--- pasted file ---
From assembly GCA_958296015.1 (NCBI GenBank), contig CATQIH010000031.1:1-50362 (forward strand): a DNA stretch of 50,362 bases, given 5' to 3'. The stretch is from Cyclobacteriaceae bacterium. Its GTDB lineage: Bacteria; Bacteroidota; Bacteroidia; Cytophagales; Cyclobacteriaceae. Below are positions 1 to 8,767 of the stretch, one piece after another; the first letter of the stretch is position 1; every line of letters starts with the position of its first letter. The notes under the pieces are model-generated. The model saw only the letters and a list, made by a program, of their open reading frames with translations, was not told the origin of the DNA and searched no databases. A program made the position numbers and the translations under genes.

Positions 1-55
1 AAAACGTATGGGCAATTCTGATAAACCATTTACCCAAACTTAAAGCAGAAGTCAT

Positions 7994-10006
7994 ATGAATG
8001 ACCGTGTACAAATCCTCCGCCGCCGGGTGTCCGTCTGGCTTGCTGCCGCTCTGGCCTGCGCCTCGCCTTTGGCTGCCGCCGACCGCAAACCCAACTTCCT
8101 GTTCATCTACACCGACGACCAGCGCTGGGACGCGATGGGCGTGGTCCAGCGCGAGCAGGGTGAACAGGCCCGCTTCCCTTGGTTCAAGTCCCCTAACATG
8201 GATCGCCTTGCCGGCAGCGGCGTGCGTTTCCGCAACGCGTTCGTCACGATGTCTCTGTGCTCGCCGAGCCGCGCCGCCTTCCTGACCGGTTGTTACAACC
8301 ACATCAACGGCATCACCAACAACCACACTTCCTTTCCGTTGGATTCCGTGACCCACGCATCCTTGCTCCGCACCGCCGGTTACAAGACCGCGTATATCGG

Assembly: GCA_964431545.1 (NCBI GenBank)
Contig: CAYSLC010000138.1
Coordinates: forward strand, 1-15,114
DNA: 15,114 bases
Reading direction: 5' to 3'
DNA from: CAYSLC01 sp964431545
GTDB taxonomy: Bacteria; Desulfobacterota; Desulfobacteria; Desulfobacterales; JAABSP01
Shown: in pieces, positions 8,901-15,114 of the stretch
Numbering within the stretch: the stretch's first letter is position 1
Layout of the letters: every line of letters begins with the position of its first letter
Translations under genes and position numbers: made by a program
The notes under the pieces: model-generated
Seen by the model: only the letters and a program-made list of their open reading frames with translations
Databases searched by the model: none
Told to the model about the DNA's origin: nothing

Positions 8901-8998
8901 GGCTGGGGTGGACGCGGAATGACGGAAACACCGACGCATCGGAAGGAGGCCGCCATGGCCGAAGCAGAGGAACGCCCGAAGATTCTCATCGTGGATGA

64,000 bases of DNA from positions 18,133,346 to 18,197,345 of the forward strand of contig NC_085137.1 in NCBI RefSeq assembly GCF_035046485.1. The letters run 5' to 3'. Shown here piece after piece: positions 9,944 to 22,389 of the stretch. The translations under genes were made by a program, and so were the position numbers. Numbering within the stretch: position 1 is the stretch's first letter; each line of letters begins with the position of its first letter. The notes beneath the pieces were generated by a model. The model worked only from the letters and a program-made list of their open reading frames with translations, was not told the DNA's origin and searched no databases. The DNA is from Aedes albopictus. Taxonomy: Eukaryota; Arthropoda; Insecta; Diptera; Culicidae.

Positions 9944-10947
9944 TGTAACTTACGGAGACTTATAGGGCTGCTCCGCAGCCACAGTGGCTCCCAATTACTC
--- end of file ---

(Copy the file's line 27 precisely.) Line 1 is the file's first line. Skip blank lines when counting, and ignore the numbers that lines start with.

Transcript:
64,000 bases of DNA from positions 18,133,346 to 18,197,345 of the forward strand of contig NC_085137.1 in NCBI RefSeq assembly GCF_035046485.1. The letters run 5' to 3'. Shown here piece after piece: positions 9,944 to 22,389 of the stretch. The translations under genes were made by a program, and so were the position numbers. Numbering within the stretch: position 1 is the stretch's first letter; each line of letters begins with the position of its first letter. The notes beneath the pieces were generated by a model. The model worked only from the letters and a program-made list of their open reading frames with translations, was not told the DNA's origin and searched no databases. The DNA is from Aedes albopictus. Taxonomy: Eukaryota; Arthropoda; Insecta; Diptera; Culicidae.